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As a long-time health blogger, you can imagine that I get some pretty “out there” emails. Sometimes the emails are happy or funny, occasionally scary, and at other times very, very sad.
It just goes with the territory.
One of the most heart-rending emails that caught me off guard landed in my inbox last Spring. The email detailed a woman’s arduous struggles attempting to reclaim her gut health to no avail. As a last-ditch effort, she wanted to try an at-home fecal transplant but had no healthy relatives or friends from whom to get a donated poop sample.
For those of you who aren’t yet familiar with fecal transplants, they are a procedure that is gaining rapid and widespread popularity in conventional medicine due to the nearly 100% success rate they promise for those with intractable, life-altering gut problems or infections such as the superbug known as C-diff. Since having a hospital perform the procedure is very expensive and many times not covered by insurance, laypeople have developed a DIY approach which is specifically what this lady was emailing about.
You can imagine my shock when I read further down the email to where the lady asked if she could purchase a stool sample from one of my children since they had been born naturally, breastfed for 2+ years, never been on antibiotics and raised on a traditional diet. I literally teared up when I read this message!
It is so tragic how sick many people have become today as a result of the industrialized food system, routine antibiotics, and other gut flora altering drugs prescribed like candy at doctors’ offices.
Needless to say, I was unable to help this poor woman out with that request. But, one of my children was quick to notice a business opportunity when I mentioned the email to them (not over dinner!). He said, “Mom, someone needs to start a company that takes people’s poop and stores it for others who need it.”
As it turns out, there is now a company that does exactly that.
The company OpenBiome is the very first and, as of this writing, the only independent stool bank in the country. Mark Smith, an MIT postdoctoral associate, launched the nonprofit in 2012 in Medford, Massachusetts and describes his operation as similar to “a blood bank, but for poop.”
Smith’s mission is to ensure that every city and town in the United States are provided with fecal samples within a two-hour radius for every person who needs them. The company has hit the four-hour radius so far with 345 hospitals in 48 states obtaining stool samples from OpenBiome for the purpose of fecal microbiota transplantation.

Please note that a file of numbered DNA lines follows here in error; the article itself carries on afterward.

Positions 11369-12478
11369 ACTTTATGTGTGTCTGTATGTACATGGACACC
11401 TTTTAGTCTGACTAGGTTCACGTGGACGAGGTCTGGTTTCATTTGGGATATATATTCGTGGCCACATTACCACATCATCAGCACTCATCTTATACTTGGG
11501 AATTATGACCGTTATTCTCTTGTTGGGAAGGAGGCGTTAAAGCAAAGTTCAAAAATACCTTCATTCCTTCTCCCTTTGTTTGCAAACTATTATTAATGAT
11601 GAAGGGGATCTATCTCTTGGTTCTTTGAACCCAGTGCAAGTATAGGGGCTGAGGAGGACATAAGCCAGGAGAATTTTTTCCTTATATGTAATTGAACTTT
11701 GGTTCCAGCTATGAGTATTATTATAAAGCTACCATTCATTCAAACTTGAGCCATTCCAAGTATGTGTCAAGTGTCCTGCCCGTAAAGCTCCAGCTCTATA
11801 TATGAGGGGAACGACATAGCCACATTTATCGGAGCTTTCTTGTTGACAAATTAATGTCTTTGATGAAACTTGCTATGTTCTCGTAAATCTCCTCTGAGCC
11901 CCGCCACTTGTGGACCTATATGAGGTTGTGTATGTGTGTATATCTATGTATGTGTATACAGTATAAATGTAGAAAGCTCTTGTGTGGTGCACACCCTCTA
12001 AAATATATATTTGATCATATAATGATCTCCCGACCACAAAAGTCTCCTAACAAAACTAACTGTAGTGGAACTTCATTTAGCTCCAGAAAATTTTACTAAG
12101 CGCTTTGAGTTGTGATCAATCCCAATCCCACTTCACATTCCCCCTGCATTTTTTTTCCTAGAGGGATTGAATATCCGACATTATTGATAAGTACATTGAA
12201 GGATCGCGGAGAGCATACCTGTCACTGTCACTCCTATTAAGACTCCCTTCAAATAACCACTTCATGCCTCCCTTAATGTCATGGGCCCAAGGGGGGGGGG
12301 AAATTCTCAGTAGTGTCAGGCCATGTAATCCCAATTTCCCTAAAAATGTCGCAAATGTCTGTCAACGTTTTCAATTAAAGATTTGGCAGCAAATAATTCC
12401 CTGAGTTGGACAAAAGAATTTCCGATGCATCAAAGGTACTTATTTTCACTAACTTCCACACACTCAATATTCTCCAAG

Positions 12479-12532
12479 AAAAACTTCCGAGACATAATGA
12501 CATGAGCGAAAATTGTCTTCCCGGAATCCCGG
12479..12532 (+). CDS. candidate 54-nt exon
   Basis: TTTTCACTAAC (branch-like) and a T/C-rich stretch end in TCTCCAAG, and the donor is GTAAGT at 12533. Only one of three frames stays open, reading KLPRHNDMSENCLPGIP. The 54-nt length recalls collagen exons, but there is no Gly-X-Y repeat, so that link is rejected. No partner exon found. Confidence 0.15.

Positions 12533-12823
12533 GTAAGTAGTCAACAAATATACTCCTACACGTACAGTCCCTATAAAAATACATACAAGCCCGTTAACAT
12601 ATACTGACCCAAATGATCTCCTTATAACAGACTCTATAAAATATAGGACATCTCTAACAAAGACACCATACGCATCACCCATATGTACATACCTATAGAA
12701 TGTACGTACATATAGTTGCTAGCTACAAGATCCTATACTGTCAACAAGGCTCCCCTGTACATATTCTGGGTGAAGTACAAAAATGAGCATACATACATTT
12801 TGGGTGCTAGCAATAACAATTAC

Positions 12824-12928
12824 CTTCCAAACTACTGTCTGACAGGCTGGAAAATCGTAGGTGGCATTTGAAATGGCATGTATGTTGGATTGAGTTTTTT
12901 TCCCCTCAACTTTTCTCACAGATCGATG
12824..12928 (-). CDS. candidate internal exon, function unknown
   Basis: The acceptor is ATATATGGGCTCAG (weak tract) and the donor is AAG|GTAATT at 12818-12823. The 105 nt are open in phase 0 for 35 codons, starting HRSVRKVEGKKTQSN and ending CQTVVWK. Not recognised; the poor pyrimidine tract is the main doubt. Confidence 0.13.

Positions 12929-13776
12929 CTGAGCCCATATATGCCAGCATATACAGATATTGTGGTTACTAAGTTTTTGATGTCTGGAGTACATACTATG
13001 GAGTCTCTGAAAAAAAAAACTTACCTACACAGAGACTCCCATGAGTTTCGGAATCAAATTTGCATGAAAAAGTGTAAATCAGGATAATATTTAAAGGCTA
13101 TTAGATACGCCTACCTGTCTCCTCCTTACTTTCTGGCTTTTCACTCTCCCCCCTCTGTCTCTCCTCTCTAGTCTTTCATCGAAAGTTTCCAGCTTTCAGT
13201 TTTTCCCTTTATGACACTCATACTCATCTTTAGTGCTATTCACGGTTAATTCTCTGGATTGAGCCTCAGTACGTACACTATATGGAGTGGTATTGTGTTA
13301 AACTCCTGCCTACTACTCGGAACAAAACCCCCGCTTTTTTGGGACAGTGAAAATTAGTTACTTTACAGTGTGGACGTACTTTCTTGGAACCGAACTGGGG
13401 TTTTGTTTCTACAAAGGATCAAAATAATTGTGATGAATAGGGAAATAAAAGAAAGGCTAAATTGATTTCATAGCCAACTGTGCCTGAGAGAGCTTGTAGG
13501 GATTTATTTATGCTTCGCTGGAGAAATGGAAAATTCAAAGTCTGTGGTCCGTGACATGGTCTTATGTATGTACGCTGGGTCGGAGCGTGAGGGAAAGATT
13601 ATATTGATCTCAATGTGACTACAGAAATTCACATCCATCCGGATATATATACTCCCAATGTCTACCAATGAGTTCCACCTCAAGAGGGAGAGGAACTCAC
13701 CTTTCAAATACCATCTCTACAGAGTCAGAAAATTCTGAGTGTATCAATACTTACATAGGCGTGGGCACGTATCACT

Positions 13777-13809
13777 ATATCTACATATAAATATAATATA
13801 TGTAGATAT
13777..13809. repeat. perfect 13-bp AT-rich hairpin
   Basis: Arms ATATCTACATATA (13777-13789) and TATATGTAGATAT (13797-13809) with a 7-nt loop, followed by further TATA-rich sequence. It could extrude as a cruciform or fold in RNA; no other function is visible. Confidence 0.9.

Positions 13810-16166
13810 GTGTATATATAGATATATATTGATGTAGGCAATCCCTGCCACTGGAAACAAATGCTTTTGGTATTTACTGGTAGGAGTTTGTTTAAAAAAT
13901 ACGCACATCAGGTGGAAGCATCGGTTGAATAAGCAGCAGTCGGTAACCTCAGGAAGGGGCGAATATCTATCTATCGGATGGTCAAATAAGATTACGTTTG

Poop Prescriptions a Better Option than More Antibiotics
Smith says that from a cost perspective, fecal transplants are the optimal treatment for patients who aren’t responding to antibiotics for severe and recurrent intestinal infections such as C-diff saving on average $17,000 per patient compared to treatment with antibiotics.
OpenBiome sells poop for $250 per sample to independent physicians and hospitals that do not have their own stool samples in-house.
While the cost for a fecal transplant sample is extremely reasonable, challenges remain as the procedure is still categorized as explorational by the FDA. This means that patients are not going to find universal acceptance among insurance companies for reimbursement.
Need a Career Change? Pooping for a Living Could Be for You
OpenBiome targets nearby Tufts University as a ready source of young, healthy donors. However, if you are under age 50, willing to make daily trips to Medford, and have regular bowel movements, pooping for a living could be your true calling too.
Donors are paid $40 for each stool sample, with a $50 weekly bonus for those who come into OpenBiome to do their daily business five days a week. This translates to $1000+ per month or $13,000 per year.
In addition to a significant side income, regular donors get to compete for the legendary names awarded by OpenBiome like Albert Einstein, Vladamir Pootin, and Dumpledore.
Who knew that healthy poop was such a valuable commodity?
Only in America my friends. If there’s a buck to be made on something, it will be made.